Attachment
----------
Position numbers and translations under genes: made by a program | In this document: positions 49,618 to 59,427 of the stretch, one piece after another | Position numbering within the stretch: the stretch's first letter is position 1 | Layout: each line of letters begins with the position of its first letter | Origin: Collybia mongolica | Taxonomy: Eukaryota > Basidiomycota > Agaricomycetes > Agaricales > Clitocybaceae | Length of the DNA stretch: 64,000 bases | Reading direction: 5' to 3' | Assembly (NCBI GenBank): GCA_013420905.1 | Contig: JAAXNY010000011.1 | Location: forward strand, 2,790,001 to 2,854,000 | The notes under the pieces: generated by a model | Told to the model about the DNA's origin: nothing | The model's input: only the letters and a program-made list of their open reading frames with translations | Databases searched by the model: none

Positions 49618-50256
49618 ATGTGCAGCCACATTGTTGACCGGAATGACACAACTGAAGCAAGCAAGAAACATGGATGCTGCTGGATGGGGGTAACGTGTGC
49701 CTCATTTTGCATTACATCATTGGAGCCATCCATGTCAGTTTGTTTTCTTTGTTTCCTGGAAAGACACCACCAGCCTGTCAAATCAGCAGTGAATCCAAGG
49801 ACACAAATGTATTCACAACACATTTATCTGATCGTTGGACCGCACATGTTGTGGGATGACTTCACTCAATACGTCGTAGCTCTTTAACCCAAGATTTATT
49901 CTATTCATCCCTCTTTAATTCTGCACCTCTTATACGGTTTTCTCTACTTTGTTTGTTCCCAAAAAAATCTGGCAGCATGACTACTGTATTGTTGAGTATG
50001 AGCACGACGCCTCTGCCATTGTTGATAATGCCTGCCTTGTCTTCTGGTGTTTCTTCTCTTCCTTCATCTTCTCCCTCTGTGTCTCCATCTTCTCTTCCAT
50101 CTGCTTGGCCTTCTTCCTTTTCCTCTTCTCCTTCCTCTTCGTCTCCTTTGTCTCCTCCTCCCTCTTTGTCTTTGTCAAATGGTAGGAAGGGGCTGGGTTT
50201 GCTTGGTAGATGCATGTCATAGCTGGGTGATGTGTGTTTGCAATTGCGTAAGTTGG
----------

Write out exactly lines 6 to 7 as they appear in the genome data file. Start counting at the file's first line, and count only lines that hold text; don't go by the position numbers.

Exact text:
49901 CTATTCATCCCTCTTTAATTCTGCACCTCTTATACGGTTTTCTCTACTTTGTTTGTTCCCAAAAAAATCTGGCAGCATGACTACTGTATTGTTGAGTATG
50001 AGCACGACGCCTCTGCCATTGTTGATAATGCCTGCCTTGTCTTCTGGTGTTTCTTCTCTTCCTTCATCTTCTCCCTCTGTGTCTCCATCTTCTCTTCCAT